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Species of the Month - February 2023

February is a month where many animals are getting ready for nesting. Songbirds are readying themselves for spring, making clear to all who will listen of where their territory lies. Blue tits are starting to hunt out the perfect nest site - these little birds are happy to reside in a nest box, making this a great time to ensure any old ones are cleaned out or put up.

Listen out for the 'drumming' of woodpeckers, echoing into the distance. You will also hear songs from the tuneful thrush family (mistle thrush, redwing, blackbird). Even if you don't see the birds, try to listen out from which direction their songs are coming from, perhaps getting closer to the area or groups of trees - you never know, they may spot them, especially those who find a high perch to sing out from.

While it might seem pretty chilly to us, as we begin to experience some warmer days, frogs will be making their way out of hibernation to mate and find ponds to spawn in. This will create a food source for fish, newts, dragonfly larvae, birds, foxes and hedgehogs. While good for their prey, this means only a small proportion of those laid will survive. Wet habitats and protection from predation will help.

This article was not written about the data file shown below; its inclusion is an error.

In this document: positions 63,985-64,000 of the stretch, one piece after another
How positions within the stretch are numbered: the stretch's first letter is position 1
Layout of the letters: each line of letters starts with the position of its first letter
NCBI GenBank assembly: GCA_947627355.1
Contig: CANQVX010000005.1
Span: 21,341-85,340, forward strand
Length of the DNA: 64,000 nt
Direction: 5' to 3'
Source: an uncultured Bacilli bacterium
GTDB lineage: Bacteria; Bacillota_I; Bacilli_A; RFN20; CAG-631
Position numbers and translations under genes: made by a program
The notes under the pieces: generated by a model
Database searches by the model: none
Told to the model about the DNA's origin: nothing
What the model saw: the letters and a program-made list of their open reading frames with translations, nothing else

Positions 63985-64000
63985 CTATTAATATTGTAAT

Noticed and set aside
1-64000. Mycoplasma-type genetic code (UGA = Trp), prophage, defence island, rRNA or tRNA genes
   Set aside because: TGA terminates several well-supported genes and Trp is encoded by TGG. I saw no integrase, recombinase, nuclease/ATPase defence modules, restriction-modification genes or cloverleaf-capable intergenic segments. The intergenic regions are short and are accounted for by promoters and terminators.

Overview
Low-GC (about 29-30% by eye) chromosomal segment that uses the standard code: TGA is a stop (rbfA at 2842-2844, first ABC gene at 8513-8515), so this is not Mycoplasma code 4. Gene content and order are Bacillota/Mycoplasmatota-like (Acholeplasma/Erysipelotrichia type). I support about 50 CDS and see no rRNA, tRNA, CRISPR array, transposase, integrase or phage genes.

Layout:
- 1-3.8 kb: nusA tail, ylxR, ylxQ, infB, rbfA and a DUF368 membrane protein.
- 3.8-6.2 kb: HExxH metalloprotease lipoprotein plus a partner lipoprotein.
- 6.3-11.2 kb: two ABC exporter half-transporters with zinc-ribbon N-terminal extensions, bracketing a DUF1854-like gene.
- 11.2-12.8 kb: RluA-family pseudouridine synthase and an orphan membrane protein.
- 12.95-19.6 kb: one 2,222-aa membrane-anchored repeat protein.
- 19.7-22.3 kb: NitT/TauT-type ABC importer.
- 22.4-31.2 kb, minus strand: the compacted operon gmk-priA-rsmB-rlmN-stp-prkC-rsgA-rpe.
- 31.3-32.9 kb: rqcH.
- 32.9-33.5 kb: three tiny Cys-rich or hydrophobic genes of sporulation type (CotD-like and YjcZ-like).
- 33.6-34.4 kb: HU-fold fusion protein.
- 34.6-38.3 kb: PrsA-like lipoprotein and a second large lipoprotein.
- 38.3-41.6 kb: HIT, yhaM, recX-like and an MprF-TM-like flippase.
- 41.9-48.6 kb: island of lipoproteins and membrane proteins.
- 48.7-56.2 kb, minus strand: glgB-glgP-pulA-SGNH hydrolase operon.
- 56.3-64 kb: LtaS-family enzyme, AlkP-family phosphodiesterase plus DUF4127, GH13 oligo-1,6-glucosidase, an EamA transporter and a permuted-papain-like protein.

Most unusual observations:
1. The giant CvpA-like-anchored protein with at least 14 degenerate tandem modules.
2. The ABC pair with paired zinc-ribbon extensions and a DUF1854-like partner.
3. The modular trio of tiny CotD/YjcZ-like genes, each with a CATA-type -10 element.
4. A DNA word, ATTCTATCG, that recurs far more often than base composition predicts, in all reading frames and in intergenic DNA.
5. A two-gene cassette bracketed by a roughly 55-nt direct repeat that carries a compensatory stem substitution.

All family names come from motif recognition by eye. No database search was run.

As you are by water, look out for courtship dance of the great crested grebe. This enthralling dance starts with two birds facing each other in the water, turning their heads in opposite directions and arching their heads back into their wings.

Grey squirrels will be nursing their first young of the year and after the noisy January mating period, the red fox will now be looking for her den following, giving birth towards the end of the month or early March so in urban areas, this might be under sheds at the bottom of the garden.